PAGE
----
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Publication numberUS20050273298 A1
Publication typeApplication
Application numberUS 11/204,433
Publication dateDec 8, 2005
Filing dateAug 15, 2005
Priority dateMay 22, 2003
Also published asCN101253472A, EP1915673A2, WO2007022402A2, WO2007022402A3
Publication number11204433, 204433, US 2005/0273298 A1, US 2005/273298 A1, US 20050273298 A1, US 20050273298A1, US 2005273298 A1, US 2005273298A1, US-A1-20050273298, US-A1-2005273298, US2005/0273298A1, US2005/273298A1, US20050273298 A1, US20050273298A1, US2005273298 A1, US2005273298A1
InventorsSunil Shah
Original AssigneeXoomsys, Inc.
Export CitationBiBTeX, EndNote, RefMan
External Links: USPTO, USPTO Assignment, Espacenet
Simulation of systems
US 20050273298 A1
Abstract
According to an embodiment of the invention, a system and method for performing simulations is provided. Using parallelism-in-systems, the method decomposes a larger problem into several smaller partitions. A series of iterations is performed until the waveforms exchanged between the partitions converge. Approximate pre-view solutions of strongly coupled partitions are introduced to reduce the number of iterations required for convergence. These approximate pre-view solutions are introduced before the simulations occur. Once the waveforms converge, the simulation has determined a solution.
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Claims(14)
1. A method for simulating a system, the method comprising:
automatically decomposing the system into a first set of partitions based on one or more estimated costs associated with simulating the system;
performing a simulation of the system, where the portions of the system that correspond to the first set of partitions are simulated using a relatively less-precise simulation mechanism; and
performing a second set of simulations during which each partition in the first set of partitions is simulated using a relatively more-precise simulation mechanism.
2. The method of claim 1 further comprising:
monitoring performance of said second set of simulations;
in response to detecting that performance of one or more of the second set of simulations deviates from the one or more estimated costs by more than a predetermined amount, performing the steps of:
further decomposing the system to produce a second set of partitions;
performing a simulation of the system, where the portions of the system that correspond to the second set of partitions are simulated using a relatively less-precise simulation mechanism; and
performing a third set of simulations during which each partition in the second set of partitions is simulated using a relatively more-precise simulation mechanism.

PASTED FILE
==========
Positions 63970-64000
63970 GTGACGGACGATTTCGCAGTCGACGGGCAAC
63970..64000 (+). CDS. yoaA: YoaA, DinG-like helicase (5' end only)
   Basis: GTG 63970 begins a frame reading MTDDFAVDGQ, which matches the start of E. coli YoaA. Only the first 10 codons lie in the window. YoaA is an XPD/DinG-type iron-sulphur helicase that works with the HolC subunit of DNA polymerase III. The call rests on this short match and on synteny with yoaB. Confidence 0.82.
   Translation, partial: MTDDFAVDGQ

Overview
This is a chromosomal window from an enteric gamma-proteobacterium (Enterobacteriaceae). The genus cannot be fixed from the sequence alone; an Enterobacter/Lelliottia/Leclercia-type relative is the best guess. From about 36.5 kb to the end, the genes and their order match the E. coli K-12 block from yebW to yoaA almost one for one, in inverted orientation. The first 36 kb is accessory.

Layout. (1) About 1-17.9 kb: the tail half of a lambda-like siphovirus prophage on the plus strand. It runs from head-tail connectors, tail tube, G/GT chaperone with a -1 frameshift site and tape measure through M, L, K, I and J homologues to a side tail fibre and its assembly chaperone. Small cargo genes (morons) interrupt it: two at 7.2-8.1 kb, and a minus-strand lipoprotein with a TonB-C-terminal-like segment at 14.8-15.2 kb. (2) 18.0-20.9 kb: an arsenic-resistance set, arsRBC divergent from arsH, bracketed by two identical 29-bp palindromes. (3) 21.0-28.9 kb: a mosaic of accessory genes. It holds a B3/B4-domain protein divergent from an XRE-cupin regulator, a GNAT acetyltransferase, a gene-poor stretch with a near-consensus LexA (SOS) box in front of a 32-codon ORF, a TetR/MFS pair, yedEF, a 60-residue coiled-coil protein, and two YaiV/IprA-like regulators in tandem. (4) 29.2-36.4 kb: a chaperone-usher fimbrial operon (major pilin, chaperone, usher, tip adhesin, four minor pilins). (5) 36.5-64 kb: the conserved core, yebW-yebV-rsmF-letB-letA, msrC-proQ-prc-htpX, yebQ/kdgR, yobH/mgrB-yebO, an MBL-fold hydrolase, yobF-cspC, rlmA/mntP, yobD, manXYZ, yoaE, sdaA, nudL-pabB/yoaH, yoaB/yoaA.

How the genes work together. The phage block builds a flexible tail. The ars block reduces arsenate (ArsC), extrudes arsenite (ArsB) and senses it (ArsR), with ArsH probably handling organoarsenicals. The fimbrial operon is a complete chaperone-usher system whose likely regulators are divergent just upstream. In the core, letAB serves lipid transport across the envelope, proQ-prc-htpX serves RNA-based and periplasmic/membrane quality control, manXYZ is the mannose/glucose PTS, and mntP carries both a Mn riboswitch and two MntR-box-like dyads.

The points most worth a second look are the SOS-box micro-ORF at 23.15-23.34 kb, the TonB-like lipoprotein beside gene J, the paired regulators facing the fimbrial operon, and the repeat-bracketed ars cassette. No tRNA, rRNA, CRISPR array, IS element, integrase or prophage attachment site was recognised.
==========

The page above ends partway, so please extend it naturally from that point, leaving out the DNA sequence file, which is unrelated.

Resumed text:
3. The method of claim 1 wherein the step of automatically decomposing is performed based, at least in part, on licensing information related to simulators that are to be used to simulate the system.
4. A method for simulating a system, the method comprising:
decomposing the system into a plurality of partitions;
wherein a first set of the partitions correspond to a first type of technology that can be simulated on a first type of simulator but not on a second type of simulator;
wherein a second set of the partitions correspond to a second type of technology that can be simulated on the second type of simulator but not the first type of simulator;
simulating the system by performing steps that include
simulating each partition in the first set of partitions using the first type of simulator; and
simulating each partition in the second set of partitions using the second type of simulator.
5. The method of claim 4 wherein the step of simulating the system includes:
performing a simulation of the system, where the portions of the system that correspond to the plurality of partitions are simulated using a relatively less-precise simulation mechanism; and
performing a second set of simulations during which each partition in the plurality of partitions is simulated using a relatively more-precise simulation mechanism;
wherein the step of performing the second set of simulations includes
simulating each partition in the first set of partitions using the first type of simulator; and
simulating each partition in the second set of partitions using the second type of simulator.
6. A method for simulating a system, the method comprising:
automatically detecting licensing information related to simulators that are to be used to simulate the system; and
simulating the system based, at least in part, on said licensing information.
7. The method of claim 6 wherein the step of simulating the system based, at least in part, on said licensing information includes:
automatically decomposing the system into partitions based, at least in part, on licensing information related to simulators that are to be used to simulate the system; and
using the partitions to simulate the system.
8. A computer-readable medium carrying one or more sequences of instructions which, when executed by one or more processors, causes the one or more processors to perform the method recited in claim 1.